Expectations can be one of the most difficult things to navigate in the process of growing up. Parents, friends, significant others, and employers all project both explicit and implicit expectations on us. Often, we grow up under the impression that if we do not fully measure up to such expectations we are subsequently failures; that we are not real men. Unfortunately, the constant pressure of these expectations to be something very specific can often lead to taking up destructive coping mechanisms. I want to thank Brother John for the following example of how far from the truth it is that we must meet everyone else’s expectations of us:
I wish that I could tell you a glorious tale of how I rose from rags to riches. However, I’m still no more than a work in progress... Nevertheless, I shamelessly own this part of my journey. Why? Because in times past, I’ve experienced the consequences of pretending to be someone else... All I can say is that the return on investment is never worth it.
Have you ever been the victim of a bad investment? Lord knows that I have…. I spent most of my life investing valuable time and energy trying to prove my value and worth to everyone. At a young age, I was handed a script to follow and I did my best to live up to the expectation given to me. Although the script was not aligned with what I wanted out of life I surrendered to what others wanted from me. If I’m being truthful, I’d have to say that I enjoyed the affirmation and applause that I received. However, deep inside I knew better. My performance and smile fooled others but it couldn’t fool my heart. Deep inside I knew that I was failing as a husband, I was failing as a son, and I was failing as a spiritual leader.
Three years ago, my life fell apart. In a nutshell, I found myself unsatisfied with life. I was surrounded by many stressors that I couldn’t control, and unfortunately, the script handed to me didn’t tell me how to deal with the pain that I felt. On the contrary, my script told me that communicating my feelings and displaying emotions was a sign of weakness. So instead of dealing with my pain, I suppressed it... But suppressing feelings is a temporary fix. It wasn’t long before I found myself developing unhealthy habits to cope with everything. And those unhealthy habits brought another beast for me to battle: shame.
The day came when the mask I wore fell off and the things that I fought to keep in the darkness came to light. That day could very well be described as the worst and best day of my life. The pain that I felt knowing that I disappointed my family was one of the worst feelings that I’ve ever experienced. However, that pain also came with a choice. I could keep living the lie that I had been living, or I could own up to choices and get help. Without the certainty that my wife would want me back but armed with absolute certainty that I was tired of pretending; I made several phone calls that would forever change the course of my life. I called several of my guy friends and confessed everything to them. Some chose to support me, some chose to walk away, but each of those calls symbolized my decision to live a mask-free life. The next few calls involved me recruiting professional help. I knew that there would be a lot to learn and unlearn to create a healthy place for my head and heart to live in.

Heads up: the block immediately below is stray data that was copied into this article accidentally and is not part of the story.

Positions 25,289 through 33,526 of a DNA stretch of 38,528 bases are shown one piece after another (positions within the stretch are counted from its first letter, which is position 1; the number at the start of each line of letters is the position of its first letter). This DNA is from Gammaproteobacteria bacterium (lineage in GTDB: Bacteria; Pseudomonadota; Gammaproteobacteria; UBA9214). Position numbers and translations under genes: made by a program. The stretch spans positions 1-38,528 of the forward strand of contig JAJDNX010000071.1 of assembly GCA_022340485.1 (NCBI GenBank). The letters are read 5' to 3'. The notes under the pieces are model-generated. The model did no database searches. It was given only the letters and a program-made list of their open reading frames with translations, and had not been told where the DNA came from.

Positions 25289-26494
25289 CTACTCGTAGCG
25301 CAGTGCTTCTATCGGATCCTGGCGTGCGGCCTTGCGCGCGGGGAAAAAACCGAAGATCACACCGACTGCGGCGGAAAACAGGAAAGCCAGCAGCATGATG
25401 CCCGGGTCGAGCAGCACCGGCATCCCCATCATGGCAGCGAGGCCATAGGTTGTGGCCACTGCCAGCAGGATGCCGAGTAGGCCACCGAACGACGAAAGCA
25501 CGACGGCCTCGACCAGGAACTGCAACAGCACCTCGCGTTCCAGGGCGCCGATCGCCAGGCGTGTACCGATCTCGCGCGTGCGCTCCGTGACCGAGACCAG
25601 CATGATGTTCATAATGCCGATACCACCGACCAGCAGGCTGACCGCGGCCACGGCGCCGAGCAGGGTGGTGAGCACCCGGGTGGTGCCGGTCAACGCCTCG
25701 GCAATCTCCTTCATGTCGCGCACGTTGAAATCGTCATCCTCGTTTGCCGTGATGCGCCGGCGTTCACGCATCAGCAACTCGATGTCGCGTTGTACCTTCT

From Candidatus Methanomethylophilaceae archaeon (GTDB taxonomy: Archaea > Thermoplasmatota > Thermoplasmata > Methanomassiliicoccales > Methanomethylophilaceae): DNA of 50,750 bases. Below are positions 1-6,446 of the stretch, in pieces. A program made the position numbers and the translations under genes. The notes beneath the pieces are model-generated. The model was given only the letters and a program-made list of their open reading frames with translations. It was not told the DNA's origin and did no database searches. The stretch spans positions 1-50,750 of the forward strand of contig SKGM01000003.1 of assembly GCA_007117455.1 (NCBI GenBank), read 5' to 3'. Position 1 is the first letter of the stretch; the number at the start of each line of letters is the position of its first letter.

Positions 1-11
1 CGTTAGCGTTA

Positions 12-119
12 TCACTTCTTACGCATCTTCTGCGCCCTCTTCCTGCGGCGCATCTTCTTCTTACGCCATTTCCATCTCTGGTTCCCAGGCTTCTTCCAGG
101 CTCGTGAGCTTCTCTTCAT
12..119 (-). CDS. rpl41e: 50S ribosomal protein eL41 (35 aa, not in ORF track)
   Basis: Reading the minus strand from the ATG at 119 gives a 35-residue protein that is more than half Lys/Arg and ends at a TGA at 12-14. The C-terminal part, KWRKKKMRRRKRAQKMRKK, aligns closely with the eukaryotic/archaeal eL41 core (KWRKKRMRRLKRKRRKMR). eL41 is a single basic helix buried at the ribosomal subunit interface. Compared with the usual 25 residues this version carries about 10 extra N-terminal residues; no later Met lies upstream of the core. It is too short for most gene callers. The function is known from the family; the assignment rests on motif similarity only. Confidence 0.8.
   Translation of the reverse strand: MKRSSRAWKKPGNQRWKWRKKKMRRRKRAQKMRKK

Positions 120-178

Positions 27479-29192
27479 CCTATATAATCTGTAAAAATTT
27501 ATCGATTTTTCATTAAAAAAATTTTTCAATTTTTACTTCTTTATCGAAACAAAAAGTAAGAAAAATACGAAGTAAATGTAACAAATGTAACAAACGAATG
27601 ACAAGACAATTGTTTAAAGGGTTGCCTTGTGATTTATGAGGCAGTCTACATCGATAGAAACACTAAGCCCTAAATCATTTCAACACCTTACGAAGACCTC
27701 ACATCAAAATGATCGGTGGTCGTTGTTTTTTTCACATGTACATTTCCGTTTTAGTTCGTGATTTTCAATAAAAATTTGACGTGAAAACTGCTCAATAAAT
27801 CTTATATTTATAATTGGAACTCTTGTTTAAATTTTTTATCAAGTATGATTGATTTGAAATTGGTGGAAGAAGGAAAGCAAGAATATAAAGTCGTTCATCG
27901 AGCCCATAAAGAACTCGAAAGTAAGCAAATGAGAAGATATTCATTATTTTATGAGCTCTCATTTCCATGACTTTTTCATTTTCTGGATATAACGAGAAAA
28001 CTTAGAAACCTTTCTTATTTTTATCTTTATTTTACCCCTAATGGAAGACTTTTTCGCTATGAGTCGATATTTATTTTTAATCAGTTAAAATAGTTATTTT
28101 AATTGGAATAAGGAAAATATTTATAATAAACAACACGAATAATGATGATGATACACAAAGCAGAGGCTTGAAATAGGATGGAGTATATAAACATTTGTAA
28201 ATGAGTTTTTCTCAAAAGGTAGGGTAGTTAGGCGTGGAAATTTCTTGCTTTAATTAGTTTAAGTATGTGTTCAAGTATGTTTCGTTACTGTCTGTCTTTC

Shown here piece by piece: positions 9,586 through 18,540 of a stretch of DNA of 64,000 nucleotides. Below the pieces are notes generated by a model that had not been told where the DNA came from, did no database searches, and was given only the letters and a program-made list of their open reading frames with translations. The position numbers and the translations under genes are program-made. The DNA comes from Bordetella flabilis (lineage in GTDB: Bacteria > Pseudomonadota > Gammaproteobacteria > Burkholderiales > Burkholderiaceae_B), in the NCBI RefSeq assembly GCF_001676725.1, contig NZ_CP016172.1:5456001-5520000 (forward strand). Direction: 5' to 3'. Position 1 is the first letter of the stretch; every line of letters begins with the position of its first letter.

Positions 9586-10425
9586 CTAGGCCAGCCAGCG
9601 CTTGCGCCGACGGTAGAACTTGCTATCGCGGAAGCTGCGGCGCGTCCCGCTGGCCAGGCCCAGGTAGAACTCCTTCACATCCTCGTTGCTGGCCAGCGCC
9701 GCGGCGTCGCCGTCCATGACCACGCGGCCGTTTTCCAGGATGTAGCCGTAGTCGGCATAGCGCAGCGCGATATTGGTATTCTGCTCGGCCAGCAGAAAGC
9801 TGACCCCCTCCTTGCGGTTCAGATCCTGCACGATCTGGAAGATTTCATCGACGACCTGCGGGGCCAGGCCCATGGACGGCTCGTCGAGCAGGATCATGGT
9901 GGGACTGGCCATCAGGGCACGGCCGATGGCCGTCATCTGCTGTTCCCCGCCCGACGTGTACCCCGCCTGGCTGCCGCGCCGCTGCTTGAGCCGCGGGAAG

Three years have passed, and I’m still a work in progress. Nevertheless, I celebrate every milestone that I’ve reached. My marriage has been restored. I have a daily practice of prayer, meditation, and gratitude... And I’m no longer stuffing my feelings. Most of all, I’ve created a space to help other men navigate through difficulties of life. I am here. I am present. I am in... and I invite you to join me.
Thank you for reading John’s story guys! John is a great resource for mindset coaching, and his services are virtual! Hit him up if you need someone to talk to. Remember, the Real Guys Real Talk Blog is for YOU! If you have a story you’d like to share, email it to us at firstname.lastname@example.org in text, audio, or video format, and be a part of the Dark Blue Crew. The intention here is to encourage one another through understanding we are all dealing with similar difficulties and experiences, and that it’s okay to talk about the things we are going through. In fact, talking about our setbacks is often the first step toward progress.
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